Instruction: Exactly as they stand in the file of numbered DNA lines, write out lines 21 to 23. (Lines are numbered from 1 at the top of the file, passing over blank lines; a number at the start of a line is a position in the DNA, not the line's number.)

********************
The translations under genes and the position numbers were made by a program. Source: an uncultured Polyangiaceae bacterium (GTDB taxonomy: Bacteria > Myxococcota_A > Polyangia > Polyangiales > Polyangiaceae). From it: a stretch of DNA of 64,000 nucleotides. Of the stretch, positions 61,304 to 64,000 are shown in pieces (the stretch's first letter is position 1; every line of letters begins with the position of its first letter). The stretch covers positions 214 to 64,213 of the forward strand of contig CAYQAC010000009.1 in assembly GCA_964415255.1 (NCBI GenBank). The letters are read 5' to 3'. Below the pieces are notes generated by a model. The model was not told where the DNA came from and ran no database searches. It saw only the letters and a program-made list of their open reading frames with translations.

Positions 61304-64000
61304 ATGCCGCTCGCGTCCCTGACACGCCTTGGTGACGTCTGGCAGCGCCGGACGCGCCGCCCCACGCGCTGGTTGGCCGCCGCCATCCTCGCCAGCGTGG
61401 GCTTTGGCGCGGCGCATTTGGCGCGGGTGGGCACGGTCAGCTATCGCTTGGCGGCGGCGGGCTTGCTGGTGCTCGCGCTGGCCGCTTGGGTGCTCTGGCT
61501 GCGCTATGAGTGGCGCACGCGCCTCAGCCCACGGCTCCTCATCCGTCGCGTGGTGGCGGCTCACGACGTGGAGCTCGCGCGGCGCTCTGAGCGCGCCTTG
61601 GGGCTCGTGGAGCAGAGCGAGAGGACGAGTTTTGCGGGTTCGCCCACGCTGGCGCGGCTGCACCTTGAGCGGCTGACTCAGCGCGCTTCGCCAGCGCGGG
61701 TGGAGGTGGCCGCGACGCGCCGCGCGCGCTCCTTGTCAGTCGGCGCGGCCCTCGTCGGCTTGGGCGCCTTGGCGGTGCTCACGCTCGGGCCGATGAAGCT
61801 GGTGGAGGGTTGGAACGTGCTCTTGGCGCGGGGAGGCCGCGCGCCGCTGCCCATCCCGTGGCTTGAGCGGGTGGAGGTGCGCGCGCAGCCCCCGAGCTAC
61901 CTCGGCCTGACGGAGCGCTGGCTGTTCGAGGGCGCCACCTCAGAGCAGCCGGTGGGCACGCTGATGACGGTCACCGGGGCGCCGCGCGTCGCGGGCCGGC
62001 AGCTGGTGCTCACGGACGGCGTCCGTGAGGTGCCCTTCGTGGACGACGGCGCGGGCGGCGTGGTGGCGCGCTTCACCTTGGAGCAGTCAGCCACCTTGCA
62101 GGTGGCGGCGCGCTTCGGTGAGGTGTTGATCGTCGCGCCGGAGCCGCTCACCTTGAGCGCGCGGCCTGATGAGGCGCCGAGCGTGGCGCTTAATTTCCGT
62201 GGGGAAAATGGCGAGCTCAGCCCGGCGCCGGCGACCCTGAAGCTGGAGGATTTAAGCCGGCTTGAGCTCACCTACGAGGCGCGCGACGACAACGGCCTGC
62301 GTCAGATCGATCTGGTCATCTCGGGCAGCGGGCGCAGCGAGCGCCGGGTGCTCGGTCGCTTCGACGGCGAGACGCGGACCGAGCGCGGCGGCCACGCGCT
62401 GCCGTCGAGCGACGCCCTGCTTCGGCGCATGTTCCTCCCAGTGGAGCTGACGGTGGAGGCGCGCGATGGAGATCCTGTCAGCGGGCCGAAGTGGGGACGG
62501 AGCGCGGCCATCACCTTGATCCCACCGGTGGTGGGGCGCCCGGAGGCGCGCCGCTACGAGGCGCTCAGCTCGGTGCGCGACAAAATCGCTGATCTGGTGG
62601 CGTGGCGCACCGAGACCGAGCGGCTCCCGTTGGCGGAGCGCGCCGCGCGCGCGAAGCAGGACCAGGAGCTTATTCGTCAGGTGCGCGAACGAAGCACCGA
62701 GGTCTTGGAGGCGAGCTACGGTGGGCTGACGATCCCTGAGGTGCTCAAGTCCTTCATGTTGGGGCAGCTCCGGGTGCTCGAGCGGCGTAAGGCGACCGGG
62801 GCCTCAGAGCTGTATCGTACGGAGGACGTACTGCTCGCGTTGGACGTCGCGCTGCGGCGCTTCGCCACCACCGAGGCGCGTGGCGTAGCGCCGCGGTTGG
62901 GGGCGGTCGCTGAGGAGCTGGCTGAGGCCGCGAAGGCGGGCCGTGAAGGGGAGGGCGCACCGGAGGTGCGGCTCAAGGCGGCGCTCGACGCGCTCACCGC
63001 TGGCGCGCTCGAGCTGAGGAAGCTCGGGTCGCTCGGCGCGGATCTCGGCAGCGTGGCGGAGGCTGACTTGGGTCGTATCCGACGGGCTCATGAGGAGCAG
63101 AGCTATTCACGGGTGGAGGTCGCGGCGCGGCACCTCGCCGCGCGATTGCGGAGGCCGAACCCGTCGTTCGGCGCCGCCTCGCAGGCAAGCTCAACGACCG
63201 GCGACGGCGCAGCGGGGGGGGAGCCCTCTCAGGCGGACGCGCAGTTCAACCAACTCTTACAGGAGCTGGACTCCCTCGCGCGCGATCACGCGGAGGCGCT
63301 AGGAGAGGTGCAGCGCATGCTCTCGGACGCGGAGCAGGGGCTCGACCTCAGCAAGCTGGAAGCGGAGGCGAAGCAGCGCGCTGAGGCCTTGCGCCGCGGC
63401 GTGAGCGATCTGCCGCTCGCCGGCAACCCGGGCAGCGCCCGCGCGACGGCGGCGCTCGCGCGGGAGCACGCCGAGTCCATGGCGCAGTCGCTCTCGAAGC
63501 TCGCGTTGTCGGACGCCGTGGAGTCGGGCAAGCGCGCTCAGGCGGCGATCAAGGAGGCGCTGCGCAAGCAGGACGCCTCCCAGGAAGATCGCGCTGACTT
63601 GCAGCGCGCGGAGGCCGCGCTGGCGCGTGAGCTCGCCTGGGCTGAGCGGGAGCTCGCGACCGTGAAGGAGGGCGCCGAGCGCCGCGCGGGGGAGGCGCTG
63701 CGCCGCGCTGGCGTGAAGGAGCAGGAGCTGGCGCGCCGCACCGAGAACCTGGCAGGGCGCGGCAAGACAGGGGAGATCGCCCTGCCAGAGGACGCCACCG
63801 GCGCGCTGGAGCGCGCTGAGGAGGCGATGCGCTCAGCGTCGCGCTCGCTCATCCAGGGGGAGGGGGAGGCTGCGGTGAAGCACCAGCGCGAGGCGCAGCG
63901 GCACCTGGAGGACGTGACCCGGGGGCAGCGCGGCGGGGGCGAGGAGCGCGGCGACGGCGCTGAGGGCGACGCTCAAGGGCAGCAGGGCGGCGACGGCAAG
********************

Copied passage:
63101 AGCTATTCACGGGTGGAGGTCGCGGCGCGGCACCTCGCCGCGCGATTGCGGAGGCCGAACCCGTCGTTCGGCGCCGCCTCGCAGGCAAGCTCAACGACCG
63201 GCGACGGCGCAGCGGGGGGGGAGCCCTCTCAGGCGGACGCGCAGTTCAACCAACTCTTACAGGAGCTGGACTCCCTCGCGCGCGATCACGCGGAGGCGCT
63301 AGGAGAGGTGCAGCGCATGCTCTCGGACGCGGAGCAGGGGCTCGACCTCAGCAAGCTGGAAGCGGAGGCGAAGCAGCGCGCTGAGGCCTTGCGCCGCGGC